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Startling tales from the magnetotail.

Although Galileo's first pass by Earth represented no more than a day in its long and winding trek to Jupiter, the instrument-laden spacecraft made the most of its opportunity. On Dec. 8, 1990, Galileo overtook Earth and plunged deep into its magnetic tail to capture a brief but tantalizing glimpse of a rarely visited region of the planet's magnetosphere.

A first look at the data from four instruments that monitor magnetic fields and the motion of masses of charged particles, or plasmas, suggests a surprisingly high level of activity there. Some of the data also appear to contradict findings obtained by another spacecraft nearly a decade ago. Those earlier findings have been widely used to support theoretical models of plasma movement in Earth's magnetic field.

"It's exciting," says Donald J. Williams of the Johns Hopkins Applied Physics Laboratory in Laurel, Md. "What we learn about the magnetized plasmas around the Earth is very pertinent when we go and look at other planets."

The findings also reveal important details concerning how the solar wind emanating from the sun interacts with Earth's magnetic field. Moreover, they may shed light on how large a role magnetotail activity plays in generating auroras and other atmospheric phenomena above the Earth.

"There's a tremendous amount of interest in exactly how the magnetotail moves and accelerates plasmas," says Louis A. Frank of the University of Iowa in Iowa City. "The tail is supposedly the region that supplies the first steps toward providing the energy for an auroral storm."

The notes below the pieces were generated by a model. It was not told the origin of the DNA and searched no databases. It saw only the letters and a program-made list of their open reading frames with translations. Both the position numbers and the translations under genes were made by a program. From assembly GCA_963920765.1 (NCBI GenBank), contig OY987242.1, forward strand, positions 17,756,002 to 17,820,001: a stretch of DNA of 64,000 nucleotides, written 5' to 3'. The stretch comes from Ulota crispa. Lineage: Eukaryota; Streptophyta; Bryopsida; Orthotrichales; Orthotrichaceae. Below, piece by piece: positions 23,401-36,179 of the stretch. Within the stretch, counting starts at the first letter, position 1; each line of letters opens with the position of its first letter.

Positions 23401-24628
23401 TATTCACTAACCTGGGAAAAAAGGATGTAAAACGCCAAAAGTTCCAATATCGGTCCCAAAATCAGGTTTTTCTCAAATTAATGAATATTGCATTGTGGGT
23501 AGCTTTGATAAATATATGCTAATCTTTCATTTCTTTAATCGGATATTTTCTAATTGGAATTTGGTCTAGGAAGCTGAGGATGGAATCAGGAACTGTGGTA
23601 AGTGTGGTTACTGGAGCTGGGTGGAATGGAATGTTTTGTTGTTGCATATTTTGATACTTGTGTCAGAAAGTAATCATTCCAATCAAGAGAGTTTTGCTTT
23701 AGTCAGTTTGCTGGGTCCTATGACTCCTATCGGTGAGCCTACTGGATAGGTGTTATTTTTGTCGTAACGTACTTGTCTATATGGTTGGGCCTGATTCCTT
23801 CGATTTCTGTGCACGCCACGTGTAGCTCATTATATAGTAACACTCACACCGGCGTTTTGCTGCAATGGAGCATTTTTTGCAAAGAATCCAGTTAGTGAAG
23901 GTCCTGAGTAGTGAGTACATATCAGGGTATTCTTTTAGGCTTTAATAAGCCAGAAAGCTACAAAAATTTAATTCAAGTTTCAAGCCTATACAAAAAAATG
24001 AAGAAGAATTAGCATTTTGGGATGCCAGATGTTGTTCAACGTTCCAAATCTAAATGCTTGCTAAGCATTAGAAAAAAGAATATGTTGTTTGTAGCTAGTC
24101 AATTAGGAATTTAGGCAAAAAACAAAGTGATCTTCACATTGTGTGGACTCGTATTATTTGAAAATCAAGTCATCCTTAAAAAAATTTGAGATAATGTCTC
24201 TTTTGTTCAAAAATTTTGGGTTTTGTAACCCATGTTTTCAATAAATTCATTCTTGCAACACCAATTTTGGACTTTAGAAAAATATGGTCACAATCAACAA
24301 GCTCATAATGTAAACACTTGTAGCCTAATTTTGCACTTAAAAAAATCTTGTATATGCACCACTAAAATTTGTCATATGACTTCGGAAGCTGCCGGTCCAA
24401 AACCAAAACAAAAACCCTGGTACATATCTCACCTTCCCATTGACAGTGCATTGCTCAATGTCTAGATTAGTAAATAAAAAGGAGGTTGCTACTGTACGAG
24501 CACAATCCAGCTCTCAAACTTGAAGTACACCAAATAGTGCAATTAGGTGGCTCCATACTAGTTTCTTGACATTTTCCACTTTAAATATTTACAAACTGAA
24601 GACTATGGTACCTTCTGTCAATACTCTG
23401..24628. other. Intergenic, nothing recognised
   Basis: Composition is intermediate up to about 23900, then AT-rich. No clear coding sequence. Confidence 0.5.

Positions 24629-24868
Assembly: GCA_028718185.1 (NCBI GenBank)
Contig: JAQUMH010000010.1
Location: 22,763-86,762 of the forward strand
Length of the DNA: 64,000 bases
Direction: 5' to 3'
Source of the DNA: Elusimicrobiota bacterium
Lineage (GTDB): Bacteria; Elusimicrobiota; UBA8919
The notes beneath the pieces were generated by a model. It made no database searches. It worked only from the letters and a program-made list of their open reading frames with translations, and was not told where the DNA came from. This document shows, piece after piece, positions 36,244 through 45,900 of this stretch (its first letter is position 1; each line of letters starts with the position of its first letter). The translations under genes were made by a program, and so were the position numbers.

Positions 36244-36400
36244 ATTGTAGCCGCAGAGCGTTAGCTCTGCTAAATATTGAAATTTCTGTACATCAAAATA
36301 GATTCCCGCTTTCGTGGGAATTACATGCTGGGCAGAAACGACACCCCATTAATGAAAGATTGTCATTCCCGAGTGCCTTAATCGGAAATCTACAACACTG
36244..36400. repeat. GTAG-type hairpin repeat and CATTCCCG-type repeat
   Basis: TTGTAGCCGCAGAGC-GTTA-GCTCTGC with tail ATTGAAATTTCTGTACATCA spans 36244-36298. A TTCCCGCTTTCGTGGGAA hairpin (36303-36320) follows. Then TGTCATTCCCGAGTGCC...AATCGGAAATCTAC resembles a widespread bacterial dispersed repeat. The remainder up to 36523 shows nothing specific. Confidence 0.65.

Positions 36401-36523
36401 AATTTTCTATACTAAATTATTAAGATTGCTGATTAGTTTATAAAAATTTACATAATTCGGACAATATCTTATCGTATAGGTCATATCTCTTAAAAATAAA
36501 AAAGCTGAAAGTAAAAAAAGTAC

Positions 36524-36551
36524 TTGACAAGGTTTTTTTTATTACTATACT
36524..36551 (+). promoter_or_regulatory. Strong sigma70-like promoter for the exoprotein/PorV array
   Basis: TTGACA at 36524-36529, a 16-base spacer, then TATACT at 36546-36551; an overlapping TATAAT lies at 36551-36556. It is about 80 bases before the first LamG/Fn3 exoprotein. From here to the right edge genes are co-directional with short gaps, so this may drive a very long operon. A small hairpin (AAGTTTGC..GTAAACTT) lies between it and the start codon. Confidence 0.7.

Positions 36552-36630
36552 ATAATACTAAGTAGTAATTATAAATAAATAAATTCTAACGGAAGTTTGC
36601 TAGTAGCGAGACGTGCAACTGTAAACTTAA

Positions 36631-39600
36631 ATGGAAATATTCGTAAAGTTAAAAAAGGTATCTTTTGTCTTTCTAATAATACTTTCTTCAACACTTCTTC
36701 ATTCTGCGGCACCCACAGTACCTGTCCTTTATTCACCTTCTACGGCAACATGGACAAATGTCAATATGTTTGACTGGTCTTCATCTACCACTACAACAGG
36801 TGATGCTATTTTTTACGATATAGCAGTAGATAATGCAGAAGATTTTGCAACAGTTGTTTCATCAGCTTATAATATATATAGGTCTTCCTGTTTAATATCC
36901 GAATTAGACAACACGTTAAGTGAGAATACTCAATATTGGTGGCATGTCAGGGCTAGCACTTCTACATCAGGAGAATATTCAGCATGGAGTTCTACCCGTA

At last week's American Geophysical Union meeting in Baltimore, several research teams described their preliminary analyses of the magnetic and plasma data obtained by Galileo.

The magnetic tail results from the pressure of the solar wind on magnetic field lines emerging from or pointing toward the planet's magnetic poles. This portion of Earth's magnetosphere extends over a vast region of space, trailing for many millions of miles behind the Earth and directed away from the sun.

Galileo's magnetometer data show that the magnetotail can respond quickly and dramatically to local shifts in the solar wind's magnetic field, which sometimes put a corkscrew twist in the tail.

"This was quite startling," says Margaret G. Kivelson of the University of California, Los Angeles, who heads the magnetometer team. "The tail really twists around through a rather large angle ... with remarkably little delay."

Controversial results emerged from an analysis of the motions of electrons and positively charged ions in magnetotail plasmas. Frank and his co-workers discovered that electrons and ions tend to move in different directions, not -- as most researchers had assumed -- in the same general direction. Frank's team also found that plasma electrons travel nearly 10 times faster than indicated by measurements from ISEE-3, the third in a family of satellites called the International Sun-Earth Explorers, which sampled Earth's magnetotail in 1982.

"We expected to go into the magnetotail and then build upon what ISEE-3 measured, but we found something completely different," Frank says. "It means that all those past interpretations of plasma motions have been based on improper information. It's disastrous."

"I think everyone agrees that more detailed and further analysis of the Galileo data is needed," Williams says. "But if these early indications are correct, then indeed it will have an impact on how we look at plasma flows in the geomagnetic tail."

Researchers are now awaiting the July 1992 launch of the Japanese Geotail satellite, which will follow a highly elliptical orbit. That orbit will allow the satellite to monitor Earth's magnetic tail on a regular basis.

In the meantime, researchers continue to comb through the Galileo data, tracking down intriguing hints of links between auroral storms observed from Earth and activity in the magnetotail. Along with auroral radio emissions, Galileo's plasma-wave detector even picked up the characteristic signals of Earth-based AM radio stations.
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Title Annotation:Galileo spacecraft gathers data about the Earth's magnetosphere
Author:Peterson, Ivars
Publication:Science News
Date:Jun 8, 1991
Words:636
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